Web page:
Is St Augustine talking about what might be called “the eternal now of God”? This eternal “day” I have begotten thee. You have always been, and will always be, my begotten son.

Psa 2:8  Ask of me, and I will give thee the Gentiles for thy inheritance, and the utmost parts of the earth for thy possession.

This has at once a temporal sense with reference to the Manhood which He took on Himself, who offered up Himself as a Sacrifice in the stead of all sacrifices, who also maketh intercession for us; so that the words, “ask of Me,” may be referred to all this temporal dispensation, which has been instituted for mankind, namely, that the “Gentiles” should be joined to the Name of Christ, and so be redeemed from death, and possessed by God. “I shall give Thee the Gentiles for Thy inheritance,” which so possess them for their salvation, and to bear unto Thee spiritual fruit. “And the utmost parts of the earth for Thy possession.” The same repeated, “The utmost parts of the earth,” is put for “the nations;” but more clearly, that we might understand all the nations. And “Thy possession” stands for “Thy inheritance.”

The structure of this verse is similar to verse 4 which I outlined above. The present verse may be outlined thus: Ask of me,

A1) and I will give thee the Gentiles

B1) for thy inheritance,

A2) and the utmost parts of the earth

B2) for thy possession.

Ask of me, and I will give thee the Gentiles for thy inheritance, and the utmost parts of the earth for thy possession. Gentiles and earth recall the use of these words in verses 1-2. The Gentiles who raged and the kings of the earth who stood up against the Lord and his Christ are the Christ’s birthright, given him by his Father.

Psa 2:9  Thou shalt rule them with a rod of iron, and shalt break them in pieces like a potter’s vessel.
Psa 2:10  And now, O ye kings, understand: receive instruction, you that judge the earth.

Thou shalt rule them with a rod of iron, with inflexible justice, and shalt break them in pieces like a potter’s vessel; that is,”Thou shalt break” in them earthly lusts, and the filthy doings of the old man, and whatsoever hath been derived and inured from the sinful clay (see Col 3:5-11; Gen 3:19). “And now, O ye kings, understand”. “And now;” that is, being now renewed, your covering of clay worn out, that is, the carnal vessels of error which belong to your past life, “now understand,” ye who now are “kings;” that is, able now to govern all that is servile and brutish in you, able now too to fight, “not as one beating the air,” but chastening your bodies, and bringing them into subjection (1 Cor 9:26-27). “Receive instructions, you that judge the earth.” This again is a repetition; “Receive instruction” is instead of “understand;” and “you that judge the earth” instead of “ye kings.” For He signifies the spiritual by “those who judge the earth.” For whatsoever we judge, is below us; and whatsoever is below the spiritual man, is with good reason called “the earth;” because it is defiled with earthly corruption.

The structure of this verse is different from the previous verses outlined. Instead of an A1 B1 A2 B2 outline we have this: “And now,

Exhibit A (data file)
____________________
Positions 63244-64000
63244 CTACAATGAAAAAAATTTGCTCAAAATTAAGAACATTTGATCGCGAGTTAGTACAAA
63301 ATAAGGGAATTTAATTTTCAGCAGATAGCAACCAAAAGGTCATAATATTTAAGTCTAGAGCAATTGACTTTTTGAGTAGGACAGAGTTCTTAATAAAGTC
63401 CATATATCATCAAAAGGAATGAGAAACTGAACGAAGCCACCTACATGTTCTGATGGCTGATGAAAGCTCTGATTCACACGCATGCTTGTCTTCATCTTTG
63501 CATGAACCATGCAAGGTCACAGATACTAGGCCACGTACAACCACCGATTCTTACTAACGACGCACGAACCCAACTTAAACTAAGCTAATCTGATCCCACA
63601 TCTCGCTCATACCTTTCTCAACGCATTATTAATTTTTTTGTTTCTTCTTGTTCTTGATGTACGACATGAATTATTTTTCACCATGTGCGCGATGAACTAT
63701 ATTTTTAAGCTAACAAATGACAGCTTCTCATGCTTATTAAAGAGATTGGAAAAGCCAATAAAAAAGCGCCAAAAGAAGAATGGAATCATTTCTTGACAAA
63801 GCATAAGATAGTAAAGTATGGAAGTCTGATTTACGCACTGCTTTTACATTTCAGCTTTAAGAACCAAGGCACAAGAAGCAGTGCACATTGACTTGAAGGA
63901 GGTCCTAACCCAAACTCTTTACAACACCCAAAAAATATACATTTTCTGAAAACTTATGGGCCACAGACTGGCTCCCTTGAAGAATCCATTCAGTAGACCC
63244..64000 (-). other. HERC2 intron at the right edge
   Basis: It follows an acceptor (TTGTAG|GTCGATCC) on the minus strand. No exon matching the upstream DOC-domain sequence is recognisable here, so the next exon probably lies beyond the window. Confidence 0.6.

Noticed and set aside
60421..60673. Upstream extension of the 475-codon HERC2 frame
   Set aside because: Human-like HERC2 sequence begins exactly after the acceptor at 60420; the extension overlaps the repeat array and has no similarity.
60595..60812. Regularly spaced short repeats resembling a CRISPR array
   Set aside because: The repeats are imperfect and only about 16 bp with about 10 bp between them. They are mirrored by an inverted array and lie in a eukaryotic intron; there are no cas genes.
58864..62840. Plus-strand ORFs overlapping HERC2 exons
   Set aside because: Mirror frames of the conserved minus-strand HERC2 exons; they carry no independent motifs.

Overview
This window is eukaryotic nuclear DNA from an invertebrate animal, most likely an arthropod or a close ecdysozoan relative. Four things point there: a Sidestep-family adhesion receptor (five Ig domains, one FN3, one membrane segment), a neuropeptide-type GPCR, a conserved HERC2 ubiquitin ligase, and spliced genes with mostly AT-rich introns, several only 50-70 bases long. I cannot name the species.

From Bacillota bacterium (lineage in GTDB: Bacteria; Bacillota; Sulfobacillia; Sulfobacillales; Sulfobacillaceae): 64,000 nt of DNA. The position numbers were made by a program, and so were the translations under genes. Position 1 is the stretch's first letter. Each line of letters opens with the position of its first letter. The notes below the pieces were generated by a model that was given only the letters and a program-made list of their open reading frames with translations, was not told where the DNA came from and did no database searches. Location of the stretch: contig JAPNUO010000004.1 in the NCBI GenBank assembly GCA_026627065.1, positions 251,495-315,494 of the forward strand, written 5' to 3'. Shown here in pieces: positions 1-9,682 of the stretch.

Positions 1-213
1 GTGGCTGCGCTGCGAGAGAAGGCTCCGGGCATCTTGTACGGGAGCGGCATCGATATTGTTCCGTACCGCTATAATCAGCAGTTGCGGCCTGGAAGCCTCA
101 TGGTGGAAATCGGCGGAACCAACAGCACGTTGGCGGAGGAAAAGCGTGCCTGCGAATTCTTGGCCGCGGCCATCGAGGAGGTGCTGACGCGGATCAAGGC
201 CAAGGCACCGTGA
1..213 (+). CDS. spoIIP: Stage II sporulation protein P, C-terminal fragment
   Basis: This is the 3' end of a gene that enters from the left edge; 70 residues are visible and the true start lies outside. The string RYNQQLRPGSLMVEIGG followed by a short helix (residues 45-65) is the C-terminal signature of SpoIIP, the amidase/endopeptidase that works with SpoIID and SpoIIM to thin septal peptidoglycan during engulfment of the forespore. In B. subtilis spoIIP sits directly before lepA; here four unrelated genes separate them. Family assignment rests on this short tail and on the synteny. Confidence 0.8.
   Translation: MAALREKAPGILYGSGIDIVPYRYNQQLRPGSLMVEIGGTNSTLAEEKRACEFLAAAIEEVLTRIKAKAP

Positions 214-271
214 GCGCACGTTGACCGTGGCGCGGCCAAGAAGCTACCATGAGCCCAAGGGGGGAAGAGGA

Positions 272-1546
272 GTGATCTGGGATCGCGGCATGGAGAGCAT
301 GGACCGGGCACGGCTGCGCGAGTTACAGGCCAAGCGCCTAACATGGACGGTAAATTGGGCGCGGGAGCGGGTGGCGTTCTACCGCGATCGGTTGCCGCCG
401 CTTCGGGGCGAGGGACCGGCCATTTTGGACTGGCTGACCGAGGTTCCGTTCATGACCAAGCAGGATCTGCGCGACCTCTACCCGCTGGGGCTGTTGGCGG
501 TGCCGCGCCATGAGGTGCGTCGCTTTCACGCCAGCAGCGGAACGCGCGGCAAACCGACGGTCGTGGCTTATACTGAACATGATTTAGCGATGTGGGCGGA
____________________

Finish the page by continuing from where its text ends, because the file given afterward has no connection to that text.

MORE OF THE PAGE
A1) O ye kings,

B1) understand:

B2) receive instruction,

A2) you that judge the earth.”

Psa 2:11  Serve ye the Lord with fear: and rejoice unto him with trembling.

Serve ye the Lord with fear; lest their title, “kings… that judge the earth” (10) turn into pride: And rejoice unto him with trembling. Very excellently is “rejoice” added, lest “serve ye the Lord with fear” should seem to tend to misery. But again, lest this same rejoicing should run on to unrestrained inconsiderateness, there is added “with trembling,” that it might avail for a warning, and for the careful guarding of holiness. It can also be taken thus, “And now, O ye kings, understand;” that is, And now that I am set as King, be ye not sad, kings of the earth, as if your excellency were taken from you, but rather “understand, receive instruction” (10) For it is expedient for you, that ye should be under Him, by whom understanding and instruction are given you. And this is expedient for you, that ye lord it not with rashness, but that ye “serve the Lord” of all “with fear,” and “rejoice” in bliss most sure and most pure, with all caution and carefulness, lest ye fall therefrom into pride.

The call to the rulers to serve contrasts nicely with their attitude in verses 2-3 which was against the Lord, and against his Christ. They sought to escape their role of service by declaring: Let us break their bonds asunder: and let us cast away their yoke from us. Likewise, the call to rejoice and tremble contrasts with their rage (1).

Psa 2:12  Embrace discipline, lest at any time the Lord be angry, and you perish from the just way.

Embrace discipline, lest at any time the Lord be angry, and you perish from the just way. This is the same as, “understand,” and, “be instructed.” For to understand and be instructed, this is to embrace discipline. Still in that it is said, “embrace,” it is plainly enough intimated that there is some protection and defence against all things which might do hurt unless with so great carefulness it be laid hold of. “Lest at any time the Lord be angry,” is expressed with a doubt, not as regards the vision of the prophet to whom it is certain, but as regards those who are warned; for they, to whom it is not openly revealed, are wont to think with doubt of the anger of God. This then they ought to say to themselves, let us “embrace discipline, lest at any time the Lord be angry, and we perish from the just way.” Now, how “the Lord be angry” is to be taken, has been said above. And “you perish from the just way.” This is a great punishment, and dreaded by those who have had any perception of the sweetness of justice (righteousness); for he who perisheth from the way of justice (righteousness), in much misery will wander through the ways of unrighteousness.